Fear of Red China
(Ming Pao) Fear of China. By Leung Man-tao. March 13, 2008.
In Hong Kong, politics is often stuck between two kinds of fear. The first kind is the fear of "outside forces" which is an extension of the wariness of outsiders instilled in the Chinese ideology. International relationship is therefore always viewed with a cold war outlook whereupon a secret outside force is constantly set to destroy us. So when Martin Lee and others go and visit some politicians in the United States or write some articles in The Wall Street Journal, people regard this as evidence of treason against China. The second kind of fear is the traditional fear of "Red China." The emphasis here is on a "Red China," because the scope expands beyond just the Communist Party but covers all of China.
A firm anti-Communist friend found out that I published articles in mainland Chinese newspapers and so he said to me with some surprise as well as disgust: "Have you been 'turned'?" This is all the more the case when he learned that the respective newspapers belong to groups that fall under the Guangdong provincial Communist Party Committee, because he thought that these were all mouthpieces of the Party. Mouthpiece? I have a vision of the mainland Chinese colleagues who are toiling hard every day to open up more opportunities in their restricted spaces. I see their young faces, their passions, their helplessness and their smiles. Mouthpiece?
On another occasion, I gave a talk in which I described the reformists within the system and the numerous Non-Government Organizations that are feeling their way through the gray areas. Afterwards, a member of the audience challenged me bluntly: "You said a lot of things, but you cannot cover up a basic fact -- there is no freedom of speech and no freedom of association in China. China is still the same old China." Yes. But is the severe lack of freedom of speech and freedom of association the fault of these earnest people? Under what circumstances do you imagine they are working? Why are they doing this work? Can a single phrase "neither democratic nor free" wipe out all their efforts? What do you want anyway? A revolution?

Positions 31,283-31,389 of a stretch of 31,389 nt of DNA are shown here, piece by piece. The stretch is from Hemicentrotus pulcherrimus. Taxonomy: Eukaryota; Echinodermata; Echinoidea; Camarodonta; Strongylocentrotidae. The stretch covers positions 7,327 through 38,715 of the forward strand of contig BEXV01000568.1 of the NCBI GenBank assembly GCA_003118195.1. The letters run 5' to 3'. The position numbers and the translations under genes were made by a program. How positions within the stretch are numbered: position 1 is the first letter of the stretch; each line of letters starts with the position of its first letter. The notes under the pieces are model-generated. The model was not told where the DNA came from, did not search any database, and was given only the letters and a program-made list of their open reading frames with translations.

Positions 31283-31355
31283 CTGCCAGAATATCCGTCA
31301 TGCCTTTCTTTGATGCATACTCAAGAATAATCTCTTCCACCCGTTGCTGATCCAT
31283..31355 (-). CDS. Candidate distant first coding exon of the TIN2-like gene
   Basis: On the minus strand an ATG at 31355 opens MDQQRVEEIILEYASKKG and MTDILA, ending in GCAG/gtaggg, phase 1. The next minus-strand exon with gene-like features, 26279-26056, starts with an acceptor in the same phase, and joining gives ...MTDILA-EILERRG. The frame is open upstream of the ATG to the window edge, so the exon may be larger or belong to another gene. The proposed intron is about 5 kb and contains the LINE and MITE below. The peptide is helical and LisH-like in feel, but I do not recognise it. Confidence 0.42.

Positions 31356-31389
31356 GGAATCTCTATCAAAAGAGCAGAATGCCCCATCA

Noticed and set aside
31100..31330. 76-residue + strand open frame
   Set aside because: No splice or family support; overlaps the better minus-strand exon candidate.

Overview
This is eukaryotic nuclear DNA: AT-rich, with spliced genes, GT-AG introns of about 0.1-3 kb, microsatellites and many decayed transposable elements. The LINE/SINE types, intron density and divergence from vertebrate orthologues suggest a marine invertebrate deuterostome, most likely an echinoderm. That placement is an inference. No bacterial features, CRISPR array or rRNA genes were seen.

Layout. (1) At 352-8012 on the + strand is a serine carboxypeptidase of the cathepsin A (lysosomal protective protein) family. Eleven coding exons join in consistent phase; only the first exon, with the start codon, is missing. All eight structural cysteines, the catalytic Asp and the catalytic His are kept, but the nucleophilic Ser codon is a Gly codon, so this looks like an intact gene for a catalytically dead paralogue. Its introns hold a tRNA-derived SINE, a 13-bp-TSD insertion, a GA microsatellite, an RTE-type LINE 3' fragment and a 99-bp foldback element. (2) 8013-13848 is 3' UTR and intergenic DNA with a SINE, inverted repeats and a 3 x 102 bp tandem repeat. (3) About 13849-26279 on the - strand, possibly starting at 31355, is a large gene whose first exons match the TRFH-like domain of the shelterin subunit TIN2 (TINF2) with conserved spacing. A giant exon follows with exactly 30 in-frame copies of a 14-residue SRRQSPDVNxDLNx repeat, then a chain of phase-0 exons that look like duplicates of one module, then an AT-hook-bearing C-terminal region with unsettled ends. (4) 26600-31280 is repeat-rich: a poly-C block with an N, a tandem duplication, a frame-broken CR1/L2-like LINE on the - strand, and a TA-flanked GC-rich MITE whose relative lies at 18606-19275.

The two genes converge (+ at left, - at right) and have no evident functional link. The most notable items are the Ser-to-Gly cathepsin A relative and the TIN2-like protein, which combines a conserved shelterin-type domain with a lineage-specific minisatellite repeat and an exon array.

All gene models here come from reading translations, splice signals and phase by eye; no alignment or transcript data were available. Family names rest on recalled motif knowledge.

For those who hold this kind of fear, the Chinese government is still that omnipotent big government from which no one can escape. Thus, an editor who is trying his utmost to introduce different voices into a newspaper cannot avoid the fate of being a mouthpiece. The several thousand Xiamen citizens who "strolled peacefully" down the streets to protest the PX project were also wasting their time. China is still one big dark cloud. If we cannot change China, we should at least preserve ourselves and make sure that we don't get contacted or infiltrated by them. We need to erect a solid firewall so that we won't come into contact with them.
More bluntly, a certain number of Hong Kong politicians and their supporters have this fear of "Red China." On one hand, they believe that apart from a few democracy activists who are either under house arrest or serving jail time, nobody else in China is worthy of support and encouragement. On the other hand, they have reduced the keywords to understanding China into simply three terms: "Democracy, freedom and rule of law." They appoint themselves as judges and instructors. No matter what transpires in China, they will apply these keywords. So if the municipal administrators beat someone to death in some city, they point out that the ultimate cause was that there is no democracy and no rule of law and they see no need to analyze the process. If someone says that China has become a stronger country, they sneer and say that this means nothing because China still has neither democracy nor freedom. Therefore, we need to be wary of anything that comes from north of Luowu, including the media and all else. We also regard everything that happens in China with wariness and caution, because they are a big piece of undemocratic machinery whereas we are the pioneers who have traveled down the avenue of democracy.